ALJ Regional Holdings, Inc. (NASDAQ:ALJJ) is a favorite stock of Alluvial Capital which recently released its 2017 Q3 investor letter (you can download a copy here). ALJ Regional Holdings is a New York City-based company that is engaged in call center/back office service business, floor covering retailing, and book components/educational materials manufacturing through its subsidiaries. There were five hedge funds in Insider Monkey’s database with positions in ALJ Regional Holdings. Alluvial Capital discussed its investment thesis on ALJ Regional Holdings in the letter. Here is what David Waters – the founder of Alluvial Capital – said about the company:
At quarter’s end, Alluvial Fund’s largest holding was ALJ Regional Holdings. Capital inflows into Alluvial Fund have since reduced ALJ’s weighting to the high single digits. At first glance, ALJ’s significant undervaluation may not be apparent. The company’s trailing reported pre-tax income is a mere $5.1 million versus a market capitalization of $122 million. The company carries meaningful debt and its most profitable segments are not high growth businesses. Despite this, I am convinced that accounting conventions are obscuring ALJ’s robust free cash flow generation and the company is worth substantially more than its recent trading range.
ALJ records large amortization expenses due to the accounting treatment of certain intangible assets like customer relationships and trade names. These amortization charges greatly reduce reported earnings, yet the company’s actual reinvestment needs are much smaller. Since the company took its present form in 2014, annual capital expenditures have averaged 2.5% of revenues, a level I expect to remain consistent.
ALJ’s most significant segments are Faneuil, a call center and customer service provider, and Phoenix, a high-specification printing business. Both segments have substantial backlogs and produce significant cash flows. ALJ’s third segment is Carpets. This business sells flooring and other interior components to homebuilders and retail customers in the Las Vegas area. While Carpets operates around break-even, it has grown its revenues at a breakneck pace and appears ready to turn the corner on profits. Just recently, ALJ has made small acquisitions to bolster the Faneuil and Phoenix segments.
I believe that together, Faneuil and Phoenix can generate approximately $37 million in annual cash flow and a little more than $30 million after maintenance capital expenditures. ALJ’s annual corporate costs are $3 million or so, and cash interest expense is a little under $9 million. Free cash flow from Faneuil and Phoenix less corporate costs and cash interest expense works out to $19 million. Then there is the Carpets segment. Using various assumptions for revenue growth and eventual operating margins, it is possible to reach a very wide range of valuation estimates in good faith. Of the various public building products distributors, the cheapest I can find is valued at 25% of revenues. At a very conservative 20% of revenues, Carpets would be worth $14 million.
At a 12% yield on $19 million in free cash flow, ALJ’s equity value would be $158 million. Adding Carpets’ $14 million value brings total equity value to $172 million, or $4.70 per share.
But what about taxes? Well, ALJ is not a federal taxpayer and will not be for several years. The company has over $150 million in federal NOLs that do not being to expire until 2022. And why pick 12%? After all, that’s a great deal higher than the free cash flow yield the market applies to many other firms. It comes down to the fact that despite its robust cash flows, ALJ does carry quite a bit of leverage. That leverage should decline quickly, as the company dedicates nearly all free cash flow to debt reduction. But for now, the company is working its balance sheet rather hard.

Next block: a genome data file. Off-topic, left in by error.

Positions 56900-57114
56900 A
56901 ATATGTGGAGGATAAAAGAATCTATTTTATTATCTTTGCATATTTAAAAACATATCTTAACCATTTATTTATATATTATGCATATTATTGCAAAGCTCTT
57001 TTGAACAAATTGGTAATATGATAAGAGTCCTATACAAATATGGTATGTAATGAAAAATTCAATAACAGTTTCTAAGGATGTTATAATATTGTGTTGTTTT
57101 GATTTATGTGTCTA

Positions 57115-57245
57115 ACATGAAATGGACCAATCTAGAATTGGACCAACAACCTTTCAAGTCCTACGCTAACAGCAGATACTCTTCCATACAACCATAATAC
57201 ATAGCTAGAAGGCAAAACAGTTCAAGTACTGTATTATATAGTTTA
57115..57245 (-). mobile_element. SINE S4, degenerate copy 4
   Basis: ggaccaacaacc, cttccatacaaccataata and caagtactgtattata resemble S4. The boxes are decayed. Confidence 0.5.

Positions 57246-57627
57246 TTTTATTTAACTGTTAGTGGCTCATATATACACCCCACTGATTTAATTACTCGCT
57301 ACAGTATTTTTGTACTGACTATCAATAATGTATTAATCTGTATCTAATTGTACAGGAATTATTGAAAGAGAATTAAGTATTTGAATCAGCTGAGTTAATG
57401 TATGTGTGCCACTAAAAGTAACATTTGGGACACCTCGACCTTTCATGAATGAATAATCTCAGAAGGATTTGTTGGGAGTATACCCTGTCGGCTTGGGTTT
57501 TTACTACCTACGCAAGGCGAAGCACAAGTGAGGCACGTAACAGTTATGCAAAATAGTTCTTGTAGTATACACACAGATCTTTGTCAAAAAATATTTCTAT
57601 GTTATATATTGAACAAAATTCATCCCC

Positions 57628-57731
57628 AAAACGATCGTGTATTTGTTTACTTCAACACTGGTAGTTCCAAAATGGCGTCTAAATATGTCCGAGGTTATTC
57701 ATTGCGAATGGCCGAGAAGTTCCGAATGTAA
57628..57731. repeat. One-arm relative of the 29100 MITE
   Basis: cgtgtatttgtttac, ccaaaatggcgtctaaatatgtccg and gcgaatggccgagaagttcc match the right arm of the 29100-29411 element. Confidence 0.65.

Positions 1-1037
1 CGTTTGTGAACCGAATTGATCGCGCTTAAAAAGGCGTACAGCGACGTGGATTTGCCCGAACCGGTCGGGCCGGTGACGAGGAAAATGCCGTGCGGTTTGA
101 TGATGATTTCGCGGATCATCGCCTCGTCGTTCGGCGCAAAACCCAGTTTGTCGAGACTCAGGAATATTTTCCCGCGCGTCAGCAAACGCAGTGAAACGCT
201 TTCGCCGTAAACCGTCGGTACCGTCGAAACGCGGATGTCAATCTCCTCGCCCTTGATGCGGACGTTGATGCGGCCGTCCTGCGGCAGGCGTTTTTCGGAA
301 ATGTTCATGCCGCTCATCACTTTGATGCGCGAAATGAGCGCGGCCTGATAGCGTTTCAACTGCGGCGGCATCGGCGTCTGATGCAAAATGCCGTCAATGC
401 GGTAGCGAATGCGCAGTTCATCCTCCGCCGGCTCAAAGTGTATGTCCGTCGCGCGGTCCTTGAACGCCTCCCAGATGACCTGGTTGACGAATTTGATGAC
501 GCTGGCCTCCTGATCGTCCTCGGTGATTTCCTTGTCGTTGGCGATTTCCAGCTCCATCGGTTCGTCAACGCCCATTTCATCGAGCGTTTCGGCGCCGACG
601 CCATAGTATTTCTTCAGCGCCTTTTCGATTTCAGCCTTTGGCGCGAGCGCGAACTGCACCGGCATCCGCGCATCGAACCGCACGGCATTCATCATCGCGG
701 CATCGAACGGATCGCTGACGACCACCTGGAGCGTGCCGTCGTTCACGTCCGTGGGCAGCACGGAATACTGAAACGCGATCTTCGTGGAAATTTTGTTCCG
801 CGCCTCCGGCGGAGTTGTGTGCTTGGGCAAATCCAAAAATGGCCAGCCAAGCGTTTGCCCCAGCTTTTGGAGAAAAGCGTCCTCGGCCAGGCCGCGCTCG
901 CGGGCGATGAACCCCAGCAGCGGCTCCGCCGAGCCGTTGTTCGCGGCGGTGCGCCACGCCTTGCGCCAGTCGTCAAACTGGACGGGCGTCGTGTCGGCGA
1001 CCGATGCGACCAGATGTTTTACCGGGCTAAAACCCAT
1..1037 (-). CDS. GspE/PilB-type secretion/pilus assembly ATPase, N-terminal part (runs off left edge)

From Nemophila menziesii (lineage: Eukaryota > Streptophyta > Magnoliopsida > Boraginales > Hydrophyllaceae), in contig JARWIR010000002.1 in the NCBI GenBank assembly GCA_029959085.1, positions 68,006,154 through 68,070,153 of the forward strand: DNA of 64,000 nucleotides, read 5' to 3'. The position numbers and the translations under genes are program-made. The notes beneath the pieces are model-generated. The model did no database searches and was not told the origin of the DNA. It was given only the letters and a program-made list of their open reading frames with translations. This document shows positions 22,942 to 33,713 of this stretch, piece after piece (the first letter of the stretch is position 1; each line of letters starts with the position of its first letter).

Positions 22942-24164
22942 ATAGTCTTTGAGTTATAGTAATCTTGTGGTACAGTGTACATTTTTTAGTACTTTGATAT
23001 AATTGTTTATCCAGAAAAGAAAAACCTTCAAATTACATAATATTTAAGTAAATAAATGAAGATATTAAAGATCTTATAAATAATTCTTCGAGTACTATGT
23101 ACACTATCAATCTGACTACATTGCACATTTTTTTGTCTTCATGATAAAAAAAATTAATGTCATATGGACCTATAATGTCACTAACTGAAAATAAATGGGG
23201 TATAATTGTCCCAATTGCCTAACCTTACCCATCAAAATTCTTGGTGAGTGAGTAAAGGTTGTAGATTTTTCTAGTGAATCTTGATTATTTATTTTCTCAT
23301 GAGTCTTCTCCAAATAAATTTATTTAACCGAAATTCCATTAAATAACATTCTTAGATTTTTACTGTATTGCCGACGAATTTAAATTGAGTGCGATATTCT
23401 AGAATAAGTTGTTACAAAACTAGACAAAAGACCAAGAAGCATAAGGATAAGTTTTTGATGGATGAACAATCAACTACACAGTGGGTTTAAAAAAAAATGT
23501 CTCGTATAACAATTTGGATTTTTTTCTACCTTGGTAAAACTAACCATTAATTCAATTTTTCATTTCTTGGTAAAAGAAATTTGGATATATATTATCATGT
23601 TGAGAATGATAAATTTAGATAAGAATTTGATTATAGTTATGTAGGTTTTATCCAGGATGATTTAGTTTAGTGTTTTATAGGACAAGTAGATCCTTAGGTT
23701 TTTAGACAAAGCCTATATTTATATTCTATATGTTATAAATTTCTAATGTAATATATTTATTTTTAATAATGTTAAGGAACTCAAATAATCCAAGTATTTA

Near-term segment results may come in a little higher or a little lower than my estimates. I don’t think it matters much in the long run. That’s because looking at the numbers alone doesn’t capture what I believe is the company’s most valuable intangible asset: Mr. Ravich’s leadership. Jess Ravich is an accomplished dealmaker and he has guided ALJ Regional Holdings to incredible growth in equity value over the last decade. While not 100% of Ravich’s deals will be unqualified successes, I do think he will continue to build equity value at a rapid pace. I have no doubt that the ALJ of five years from now will be nearly unrecognizable to today’s shareholders, yet it will be much more valuable.
ALJ Regional Holdings, Inc. (NASDAQ:ALJJ) owns Faneuil – which provides call center services, back office operations, staffing services, and toll collection services to government and regulated commercial clients –, Floors-N-More d/b/a Carpets N’ More – a floor covering retailer in Las Vegas, Nevada – and Phoenix Color Corp. – a manufacturer of book components, educational materials and related products.
For its third quarter ended June 30, ALJ Regional Holdings reported total revenues of $83.5 million, up 28.7% compared to $64.9 million for the three period last year, mainly due to an increase in business activity in the Faneuil and Carpets segments as well as the acquisitions of Color Optics by Phoenix and the CMO Business by Faneuil. The firm posted a profit of $1.0 million and earnings per share (EPS) of $0.03 for the third quarter, down compared to $1.4 million and EPS of $0.04 in the prior year’s third quarter.
There is a mixed picture when we look at the stock performance of ALJ Regional Holdings, Inc. (NASDAQ:ALJJ). Shares of the holding company are down 18% so far this year, while, during the last 12 months, the stock has fallen more than 18%. However, the stock has climbed more than 11% during the last six months.